Profile of a sheriff candidate
He has dived for pearls, run a skeet-shooting range in Germany, cooked in Denny’s at South Lake Tahoe and worked in law enforcement for 27 years; now he wants to be sheriff of El Dorado County.
Sgt. Larry Hennick’s goal is to return fairness and devotion to the department and citizens of the county. The 48-year-old from Placerville also plans to bring law to residents by strengthening and adding deputy satellite offices in the county.
“Go back to the basic stuff that worked,” he said.
Right now Hennick has no opponents, but Sheriff Hal Barker has not said if he will run for reelection. The cut off to become a candidate for sheriff is Sept. 28. The election will be held March 5, 2002.
El Dorado County Board of Supervisors appointed Barker sheriff in 1997 after Don McDonald retired 18 months early. Barker, Hennick and two other men tested for the job.
In 1998, Sheriff Hal Barker ran uncontested earning the four-year term. Hennick decided not to run against Barker because he was an incumbent and wanted to “wait and see” if there would be issues to tackle.
Hennick now feels the time is right. He’s been planning his campaign for the last four years and says he know what deputies need.
“I’m the working kind of guy. People know what it is I am about,” he said. “I’ve walked in their shoes, I’ve done their job. I know what it is that they do. I know their heartaches and disappointments.”
Next week, El Dorado County Sheriff’s Association will convene twice – June 4 in Placerville and June 5 in South Lake Tahoe – to determine the candidate it will support in the election. Their support is a powerful force come election time.
“Mr. Barker came on board from Folsom Police Department and we didn’t know anything about him. I think it’s time for a change,” Hennick said. “Mr. Barker has brought employees to our county with little or no background checks and we have paid the price, in my opinion.
“I don’t see direction. I don’t see leadership. I don’t see us coming to the forefront in law enforcement. And that’s the reason I’m running. I’ve seen a lot of gifts for those at the top. I think that money would be better spent by increasing coverage with more deputies.”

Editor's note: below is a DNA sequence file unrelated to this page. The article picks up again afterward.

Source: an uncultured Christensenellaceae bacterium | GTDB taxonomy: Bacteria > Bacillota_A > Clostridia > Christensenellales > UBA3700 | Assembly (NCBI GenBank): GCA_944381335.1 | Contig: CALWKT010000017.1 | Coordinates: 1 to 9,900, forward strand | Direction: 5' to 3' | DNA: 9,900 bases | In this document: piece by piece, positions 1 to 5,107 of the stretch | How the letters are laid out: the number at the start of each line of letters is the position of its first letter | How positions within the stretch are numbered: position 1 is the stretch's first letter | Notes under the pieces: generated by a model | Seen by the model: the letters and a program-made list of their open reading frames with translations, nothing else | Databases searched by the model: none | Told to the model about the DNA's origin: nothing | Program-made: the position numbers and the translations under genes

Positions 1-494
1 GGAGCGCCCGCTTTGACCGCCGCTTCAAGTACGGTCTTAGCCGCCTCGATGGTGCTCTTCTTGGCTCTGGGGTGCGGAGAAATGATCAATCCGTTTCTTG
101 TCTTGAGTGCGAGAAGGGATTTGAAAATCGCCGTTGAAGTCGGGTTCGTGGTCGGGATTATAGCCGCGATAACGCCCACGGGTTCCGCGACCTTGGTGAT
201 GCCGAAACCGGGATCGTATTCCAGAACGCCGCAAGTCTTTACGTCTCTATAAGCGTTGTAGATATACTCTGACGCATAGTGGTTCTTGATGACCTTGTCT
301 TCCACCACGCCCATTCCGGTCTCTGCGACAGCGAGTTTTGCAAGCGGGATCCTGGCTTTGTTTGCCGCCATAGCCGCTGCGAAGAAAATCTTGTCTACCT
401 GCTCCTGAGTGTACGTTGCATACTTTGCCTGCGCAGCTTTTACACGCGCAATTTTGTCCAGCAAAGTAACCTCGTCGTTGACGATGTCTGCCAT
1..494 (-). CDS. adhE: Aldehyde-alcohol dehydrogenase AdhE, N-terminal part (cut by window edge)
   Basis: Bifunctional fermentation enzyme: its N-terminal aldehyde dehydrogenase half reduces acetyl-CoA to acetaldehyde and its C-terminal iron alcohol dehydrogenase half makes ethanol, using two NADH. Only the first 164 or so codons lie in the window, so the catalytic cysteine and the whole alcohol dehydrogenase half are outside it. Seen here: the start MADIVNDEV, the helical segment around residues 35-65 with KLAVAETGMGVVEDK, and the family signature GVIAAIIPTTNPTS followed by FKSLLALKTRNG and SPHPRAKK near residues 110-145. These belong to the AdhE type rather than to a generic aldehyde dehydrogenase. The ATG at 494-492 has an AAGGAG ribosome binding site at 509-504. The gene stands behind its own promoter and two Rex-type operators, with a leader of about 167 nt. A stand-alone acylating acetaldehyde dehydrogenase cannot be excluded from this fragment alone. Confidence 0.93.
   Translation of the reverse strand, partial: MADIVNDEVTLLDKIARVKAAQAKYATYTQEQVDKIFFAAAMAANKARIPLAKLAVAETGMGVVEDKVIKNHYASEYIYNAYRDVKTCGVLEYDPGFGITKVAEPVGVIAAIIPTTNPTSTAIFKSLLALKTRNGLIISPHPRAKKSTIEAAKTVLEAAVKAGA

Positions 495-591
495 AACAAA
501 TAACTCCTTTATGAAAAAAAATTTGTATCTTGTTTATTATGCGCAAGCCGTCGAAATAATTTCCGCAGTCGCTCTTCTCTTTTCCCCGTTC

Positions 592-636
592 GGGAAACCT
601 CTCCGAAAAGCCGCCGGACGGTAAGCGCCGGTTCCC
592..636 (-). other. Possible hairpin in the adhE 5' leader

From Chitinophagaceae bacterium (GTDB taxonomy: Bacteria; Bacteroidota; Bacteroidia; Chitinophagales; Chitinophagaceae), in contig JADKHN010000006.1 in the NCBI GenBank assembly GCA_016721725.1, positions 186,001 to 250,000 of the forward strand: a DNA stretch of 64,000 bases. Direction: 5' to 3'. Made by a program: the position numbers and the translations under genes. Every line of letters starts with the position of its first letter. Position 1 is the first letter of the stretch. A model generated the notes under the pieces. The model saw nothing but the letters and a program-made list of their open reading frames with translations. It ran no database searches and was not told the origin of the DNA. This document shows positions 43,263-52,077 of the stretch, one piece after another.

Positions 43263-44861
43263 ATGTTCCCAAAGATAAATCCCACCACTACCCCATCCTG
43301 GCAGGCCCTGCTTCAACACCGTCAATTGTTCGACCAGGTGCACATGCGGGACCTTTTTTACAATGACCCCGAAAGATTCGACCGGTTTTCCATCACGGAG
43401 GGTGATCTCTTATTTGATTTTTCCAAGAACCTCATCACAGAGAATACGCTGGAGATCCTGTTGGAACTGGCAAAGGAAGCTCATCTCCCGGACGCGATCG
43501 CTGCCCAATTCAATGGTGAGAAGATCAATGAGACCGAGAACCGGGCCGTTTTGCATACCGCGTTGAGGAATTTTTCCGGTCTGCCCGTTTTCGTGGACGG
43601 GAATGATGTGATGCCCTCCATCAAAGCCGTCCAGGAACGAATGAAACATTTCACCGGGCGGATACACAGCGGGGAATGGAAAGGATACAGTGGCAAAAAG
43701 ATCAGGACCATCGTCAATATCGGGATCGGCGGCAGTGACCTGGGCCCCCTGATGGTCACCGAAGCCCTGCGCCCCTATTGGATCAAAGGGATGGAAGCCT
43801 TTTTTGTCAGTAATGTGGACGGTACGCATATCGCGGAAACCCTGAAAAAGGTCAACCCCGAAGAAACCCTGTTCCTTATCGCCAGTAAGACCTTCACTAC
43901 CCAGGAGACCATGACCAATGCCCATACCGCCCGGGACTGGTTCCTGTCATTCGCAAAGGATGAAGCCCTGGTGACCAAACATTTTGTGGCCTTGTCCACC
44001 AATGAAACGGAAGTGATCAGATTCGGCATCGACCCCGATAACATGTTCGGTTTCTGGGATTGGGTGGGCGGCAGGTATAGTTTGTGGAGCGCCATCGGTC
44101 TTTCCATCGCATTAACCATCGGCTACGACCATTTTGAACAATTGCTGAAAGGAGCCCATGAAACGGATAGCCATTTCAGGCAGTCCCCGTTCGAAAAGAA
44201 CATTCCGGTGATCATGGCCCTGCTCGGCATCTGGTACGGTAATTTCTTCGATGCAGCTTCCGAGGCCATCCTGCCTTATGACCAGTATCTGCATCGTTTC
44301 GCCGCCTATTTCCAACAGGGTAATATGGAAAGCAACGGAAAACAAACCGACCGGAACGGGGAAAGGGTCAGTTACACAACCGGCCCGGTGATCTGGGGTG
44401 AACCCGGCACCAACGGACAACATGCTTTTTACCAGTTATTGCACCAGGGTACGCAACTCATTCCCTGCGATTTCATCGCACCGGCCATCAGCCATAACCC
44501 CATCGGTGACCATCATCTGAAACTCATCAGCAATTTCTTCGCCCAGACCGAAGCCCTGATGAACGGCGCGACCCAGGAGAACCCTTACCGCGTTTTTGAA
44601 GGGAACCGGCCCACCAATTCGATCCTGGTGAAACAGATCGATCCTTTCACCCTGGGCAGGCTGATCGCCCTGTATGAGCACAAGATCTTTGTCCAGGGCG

Hennick grew up an army brat who settled in El Dorado County in 1968. In high school, he took classes in architectural drafting and industrial arts. He considered a career at Denny’s Restaurant until he attended a recruitment meeting for reserve deputies.
“It was like a shot of adrenaline. Once I went there I knew what I wanted to do with the rest of my life,” he said. “It ignited a passion in me for this job. A flame that has never gone out.”
He became a paid deputy in 1977. Now he’s a sergeant with experience that includes the SWAT team, narcotics investigations and his present job of extradition and transportation supervisor.
Hennick credits training with his success. As sheriff he would emphasize training as well tap the knowledge and experience that he believes exists in the department.
He trains law enforcement officers in his spare time and is an expert in self-defense. Hennick has trained in “soft-style” Aikido at the Koga Institute for more than 25 years.
“If you’ve ever watched (Steven) Seagal, he uses hard style,” he said. “Law enforcement, we can’t use that; we use soft style. The Koga method is well known. It’s about control holds that elicit cooperation.”
But Hennick stressed the county needs more than training, it needs leadership.
“To be a sheriff in this county is to be a leader,” he said. “There’s really been no direction the last four years. We need to stop spinning our wheels and go forward.”
When Hennick is not enhancing his knowledge of law enforcement, he likes to water ski, chop wood and support his 7-year-old son, Colton, in sports.
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STATELINE, Nev. — At 10:30 a.m. on a perfect Friday morning at Tahoe, divers waded into the lake to start an historic clean-up effort.